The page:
A curious side-effect of owning a domain name with such global appeal as “” is that apparently, the name tends to trip off the fingertips of people typing in bogus email addresses. Apparently, is a favorite surname for people registering to use questionable Web sites. I’ve received registration confirmations from sites intended for delivery to, and, of course, But none of these have received the number of offers that one fictitious Horace Fartenheimer, aka, has received.

Whoever you really are, Mr. Fartenheimer, I have your mail, and I hope you’re finding happiness out there on the Web somewhere.

And I hope you’re enjoying your free gifts, your low-interest mortgage, your month’s supply of Viagra and your newly enlarged private areas. I’ve heard about them all, Horace, thanks to your use of our domain name as your personal spam can. I understand that lonely housewives are waiting for you, Horace, but that between your online degree classes and your meetings with Christian-valued tax preparers (WTF?), you haven’t had the time to please that special someone in your life (or maybe you haven’t met her? The emails are conflicting here). Perhaps the timeshare specials will help… or the discounted flowers… or the discrete herpes treatments.

Regardless, Horace Fartenheimer, wherever you are, say hi to and for us.

And tell Bambi we said hi (She’s left several messages already.)


Additional note: Anyone interested in the art of hating spam might get a kick out of, one of our favorite channels of laughing at the common, everyday spam beasts.

I think I wet ’em! (aka “A few of my favorite things”)

I was wondering how to plug my latest Web project to the Actionscript-oriented audience of this Web site, patient when suddenly Macromedia itself provided the perfect excuse: In one beautiful demonstration of Flash technology, more about the company has merged my two favorite things into one great site: cutting-edge Flash technology and the 1960s-era Volvo 1800 sports coupe.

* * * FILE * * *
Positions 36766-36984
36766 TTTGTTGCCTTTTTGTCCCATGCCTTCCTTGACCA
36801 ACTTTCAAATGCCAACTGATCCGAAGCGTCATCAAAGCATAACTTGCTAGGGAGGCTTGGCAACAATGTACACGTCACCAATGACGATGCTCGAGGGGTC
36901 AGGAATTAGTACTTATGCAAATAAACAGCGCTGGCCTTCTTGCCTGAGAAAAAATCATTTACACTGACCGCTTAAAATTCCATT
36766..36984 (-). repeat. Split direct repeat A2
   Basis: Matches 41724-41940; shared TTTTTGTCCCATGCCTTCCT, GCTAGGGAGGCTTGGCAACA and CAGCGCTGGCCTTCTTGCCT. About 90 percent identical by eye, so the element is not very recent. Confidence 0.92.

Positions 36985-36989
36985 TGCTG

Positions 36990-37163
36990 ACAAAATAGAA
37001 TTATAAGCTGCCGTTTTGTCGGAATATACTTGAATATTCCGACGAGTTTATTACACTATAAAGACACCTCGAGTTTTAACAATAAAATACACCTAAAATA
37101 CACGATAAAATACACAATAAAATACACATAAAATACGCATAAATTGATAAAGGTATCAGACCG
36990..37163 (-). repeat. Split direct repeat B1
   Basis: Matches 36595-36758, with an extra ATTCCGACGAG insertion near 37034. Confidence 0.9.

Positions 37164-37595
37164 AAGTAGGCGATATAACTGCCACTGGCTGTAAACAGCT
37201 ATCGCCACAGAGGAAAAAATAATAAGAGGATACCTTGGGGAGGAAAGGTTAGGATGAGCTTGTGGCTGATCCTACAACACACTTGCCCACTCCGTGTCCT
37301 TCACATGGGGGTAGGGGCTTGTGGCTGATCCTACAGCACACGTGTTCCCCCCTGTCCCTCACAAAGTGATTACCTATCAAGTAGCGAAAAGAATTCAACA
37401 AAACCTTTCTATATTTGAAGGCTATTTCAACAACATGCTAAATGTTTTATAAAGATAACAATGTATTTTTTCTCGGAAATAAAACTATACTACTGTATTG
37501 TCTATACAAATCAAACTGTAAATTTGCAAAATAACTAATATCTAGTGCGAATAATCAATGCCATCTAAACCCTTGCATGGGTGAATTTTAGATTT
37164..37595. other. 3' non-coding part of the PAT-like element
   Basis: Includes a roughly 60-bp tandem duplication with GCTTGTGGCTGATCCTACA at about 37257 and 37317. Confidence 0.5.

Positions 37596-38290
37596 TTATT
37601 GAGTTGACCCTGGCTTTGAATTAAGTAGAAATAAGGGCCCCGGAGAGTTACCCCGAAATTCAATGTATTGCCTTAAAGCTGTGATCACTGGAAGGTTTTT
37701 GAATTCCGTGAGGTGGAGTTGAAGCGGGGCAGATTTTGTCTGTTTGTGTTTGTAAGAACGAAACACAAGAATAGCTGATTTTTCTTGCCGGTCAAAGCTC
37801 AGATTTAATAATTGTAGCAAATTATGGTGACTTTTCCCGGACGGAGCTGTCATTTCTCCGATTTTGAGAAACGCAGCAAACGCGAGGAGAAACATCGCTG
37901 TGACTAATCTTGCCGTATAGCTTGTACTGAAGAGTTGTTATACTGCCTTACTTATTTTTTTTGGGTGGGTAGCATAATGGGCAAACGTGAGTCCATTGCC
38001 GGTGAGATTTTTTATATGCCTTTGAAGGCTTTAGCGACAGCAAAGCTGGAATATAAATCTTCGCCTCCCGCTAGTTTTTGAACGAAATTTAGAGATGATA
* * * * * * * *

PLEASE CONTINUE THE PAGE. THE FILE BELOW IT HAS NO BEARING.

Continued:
Eh? Weren’t expecting the car thing, were you?

It’s true, though. These days, I have two things that take the majority of my time: By day (and often by night), I work with Macromedia Flash MX to build applications and e-learning activities for my employer. By night (and sometimes by day), I work on my dream car, a 1971 Volvo 1800E, a car for which I recently began publishing, a Web site devoted to the cars’ restoration, preservation and promotion as a classic. (Yes, my favorite car is a Volvo — As if the ActionScript Jabberwocky didn’t already reveal my own idea of cool…)

Regardless, when I visited the Macromedia Flash Web site today, my two worlds collided: Front and center on the company’s Web site is a feature story on how Volvo, now a Ford company, is using Flash video technology to sell their message to the public. Better yet, the Flash piece features a museum-quality P1800 in its “Volvo Museum” section.

Life is good for a classic Volvo-loving Web geek today. And surprisingly, there’s quite a few of us out here.

Want to know more about the Volvo 1800? Check out my new Web site, There’s more information coming, and plenty of great links. There’s even a first-of-its-kind Volvo 1800 calendar in the works!

New breed of “enabled workaholics” evolving

There’s nothing like announcing a new project in the works to guarantee that you won’t get a chance to work on it anymore. Li’l Johnny’s been stuck in the aquarium for more than four months now, page and still we have yet to present the sequel to this game. Truth is, this site for the past month, oncologist I haven’t even THOUGHT about finishing the new adventure.

My own whining aside, this brings me to the point of this post (something had to eventually):

Is it just me, or have tech workers, formerly the rock stars of the dot-com era, finally become slaves to the machine? It seems everybody I know these days is either unemployed (with nothing to do) or “overly employed,” working longer hours for bigger dollars. They’re “professionals” after all, and they either get paid very well for working constantly… or not at all for not working. The middle ground doesn’t seem to exist anymore, and rather than risk unemployment, many techies seem to be doubling up whether they want to or not.

Continue reading New breed of “enabled workaholics” evolving